Cation Exchange Capacity and Percent Base Saturation
Among all the information that appears on soil test reports, the cation exchange capacity (CEC) and percent base saturation are the least understood.
Cation Exchange Capacity
Any element with a positive charge is called a cation and, for agricultural purposes, it refers to the basic cations, calcium (Ca+2), magnesium (Mg+2), potassium (K+1) and sodium (Na+1) and the acidic cations, hydrogen (H+1) and aluminum (Al+3). The CEC refers to the total amount of these positively charged elements that a soil can hold. The cations are held on "exchange sites" where one cation can be exchanged for the same type or a different cation. The CEC is expressed in milliequivalents per 100 grams (meq/100g) of soil. The larger this number, the more cations the soil can hold. A clay soil will have a larger CEC than a sandy soil. In the Southeast, where we have highly weathered soils, the dominant clay type is kaolinite, which has very little capacity to hold cations compared to other clays. A typical CEC for a soil in the coastal plains region is about 2.0 meq/100g of soil, and the typical CEC for a soil in the piedmont is about 5.0 meq/100g of soil. The CEC gives an indication of the soil's potential to hold plant nutrients. Increasing the organic matter content of any soil will help to increase the CEC since it also holds cations like the clays. Organic matter has a high CEC, but there is typically small amounts of organic matter in our soils.
Table 1. Sample Soil Test Report Data CEC ACIDITY
% BASE SATURATION Ca Mg K Na TOTAL 5.0 1.0 50 20 5 5 80
Percent Base Saturation
Percent base saturation tells what percent of the exchange sites are occupied by the basic cations. If calcium has a base saturation value of 50% and magnesium has a base saturation value of 20% as shown above, then calcium occupies half of the total exchange sites (CEC) and magnesium occupies one-fifth of the total exchange sites (CEC). In this example, where the soil has a CEC of 5 meq/100g, 2.5 meq/100g of the CEC is occupied by calcium and 1 meq/100g of the CEC is occupied by magnesium. If all the exchangeable bases (Ca, Mg, K and Na) total 100%, then there is no exchangeable acidity.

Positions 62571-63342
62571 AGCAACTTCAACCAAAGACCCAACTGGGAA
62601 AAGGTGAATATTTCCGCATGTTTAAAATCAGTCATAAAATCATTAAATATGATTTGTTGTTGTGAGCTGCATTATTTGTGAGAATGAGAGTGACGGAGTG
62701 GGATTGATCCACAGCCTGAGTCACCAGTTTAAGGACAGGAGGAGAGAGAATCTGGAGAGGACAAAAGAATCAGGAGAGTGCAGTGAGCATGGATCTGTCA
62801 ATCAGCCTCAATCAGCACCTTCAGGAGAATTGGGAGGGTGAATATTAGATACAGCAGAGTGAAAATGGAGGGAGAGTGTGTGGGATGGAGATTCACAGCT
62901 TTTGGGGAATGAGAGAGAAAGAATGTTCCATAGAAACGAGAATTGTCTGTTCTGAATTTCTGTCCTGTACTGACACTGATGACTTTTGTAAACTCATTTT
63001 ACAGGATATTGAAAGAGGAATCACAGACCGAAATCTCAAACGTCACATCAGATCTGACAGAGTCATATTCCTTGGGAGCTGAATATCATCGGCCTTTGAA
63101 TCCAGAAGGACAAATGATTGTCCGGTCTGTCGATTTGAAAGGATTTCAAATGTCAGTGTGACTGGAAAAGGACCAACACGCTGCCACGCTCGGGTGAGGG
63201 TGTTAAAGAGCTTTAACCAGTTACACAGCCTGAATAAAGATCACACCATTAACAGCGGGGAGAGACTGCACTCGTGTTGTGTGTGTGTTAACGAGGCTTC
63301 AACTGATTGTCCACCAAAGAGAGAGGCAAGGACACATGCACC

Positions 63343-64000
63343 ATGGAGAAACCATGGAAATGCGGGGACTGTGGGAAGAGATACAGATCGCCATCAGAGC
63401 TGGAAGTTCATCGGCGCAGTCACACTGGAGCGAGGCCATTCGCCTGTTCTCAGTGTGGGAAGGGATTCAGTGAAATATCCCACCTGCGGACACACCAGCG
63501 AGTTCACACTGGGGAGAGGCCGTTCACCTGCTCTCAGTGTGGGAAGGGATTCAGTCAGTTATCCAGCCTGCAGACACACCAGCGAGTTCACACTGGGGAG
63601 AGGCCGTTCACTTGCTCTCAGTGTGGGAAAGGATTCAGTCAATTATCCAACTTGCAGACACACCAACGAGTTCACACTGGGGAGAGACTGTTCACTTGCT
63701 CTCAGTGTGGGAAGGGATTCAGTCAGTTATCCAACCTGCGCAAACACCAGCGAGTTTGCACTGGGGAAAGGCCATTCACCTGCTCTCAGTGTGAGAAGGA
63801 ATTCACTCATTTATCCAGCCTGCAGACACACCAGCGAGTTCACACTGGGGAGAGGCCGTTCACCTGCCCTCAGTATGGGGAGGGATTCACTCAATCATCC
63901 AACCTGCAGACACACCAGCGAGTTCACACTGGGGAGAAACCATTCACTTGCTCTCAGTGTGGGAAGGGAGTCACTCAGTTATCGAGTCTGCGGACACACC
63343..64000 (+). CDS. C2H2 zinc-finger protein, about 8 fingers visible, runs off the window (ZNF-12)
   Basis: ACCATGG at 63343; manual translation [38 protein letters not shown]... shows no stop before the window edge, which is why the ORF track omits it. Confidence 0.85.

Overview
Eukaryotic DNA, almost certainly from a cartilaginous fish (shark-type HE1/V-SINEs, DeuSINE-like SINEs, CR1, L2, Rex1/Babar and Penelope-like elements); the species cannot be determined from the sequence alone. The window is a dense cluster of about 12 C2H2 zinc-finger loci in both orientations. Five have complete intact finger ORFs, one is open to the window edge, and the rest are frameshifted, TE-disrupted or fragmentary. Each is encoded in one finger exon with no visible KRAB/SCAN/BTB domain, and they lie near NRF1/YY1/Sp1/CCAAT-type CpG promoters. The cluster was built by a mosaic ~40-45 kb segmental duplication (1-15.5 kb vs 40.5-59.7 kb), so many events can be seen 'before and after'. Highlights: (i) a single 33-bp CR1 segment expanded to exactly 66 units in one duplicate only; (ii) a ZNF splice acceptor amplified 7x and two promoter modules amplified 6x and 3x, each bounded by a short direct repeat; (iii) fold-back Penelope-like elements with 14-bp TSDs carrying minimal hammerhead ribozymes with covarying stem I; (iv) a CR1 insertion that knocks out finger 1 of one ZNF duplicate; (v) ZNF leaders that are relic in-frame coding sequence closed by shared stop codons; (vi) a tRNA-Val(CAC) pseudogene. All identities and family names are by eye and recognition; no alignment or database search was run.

The acidity on the soil test report is the amount of the total CEC occupied by the acidic cations (H+1 and Al+3). The acidity, like the CEC, is expressed as meq/100g of soil. If the CEC is 5 meq/100g of soil and the acidity is 1 meq/100g of soil (see sample soil test report data in Table 1), then one-fifth of the exchange sites in the soil are occupied by acidic hydrogen and aluminum ions. The remaining 4 meq/100g of soil (or 80% of the CEC) is occupied by the basic cations. The more acidic a soil is and the lower the soil pH value, the closer the acidity number will be to the CEC number.
Sodium is sometimes included among the bases to indicate whether sodium levels are getting too high. This happens in situations where industrial by-products are applied to the soil or where soils along the coastal region are irrigated with water high in sodium. The acceptable base saturation limit for sodium is 15%. This is also called the Exchangeable Sodium Percent (ESP). Sodium levels higher than 15% on the exchange site could result in soil dispersion, poor water infiltration, and possible sodium toxicity to plants.
How to Use This Information
So, why bother with the CEC, acidity, and base saturation? Some consultants and farmers prefer to use the base saturation of the plant nutrients instead of the extractable amounts as a guide for maintaining optimum fertility. For Southeastern soils with kaolinitic clays, a base saturation of 45 to 65 percent will be satisfactory for good plant growth. Table 2 gives the approximate base saturation for kaolinitic soils of a given soil pH:
Table 2. Approximate base saturation for kaolinitic soils. Soil pH % Base Saturation 3.9
In the Southeast, if fertilizer and lime is applied to raise the base saturation of a kaolinitic soil to 85 percent as commonly done in the Midwest, the resulting pH would be between 7.1 and 7.5. Soil pH values in that range would result in major problems with zinc and manganese deficiency. That is why the Southeastern states' fertilizer recommendations are determined by the amount of each nutrient extracted from the soil (usually expressed in pounds per acre) instead of using the percent base saturation as a guide. A favorable base saturation will be obtained if the soil pH is maintained between 5.8 and 6.5.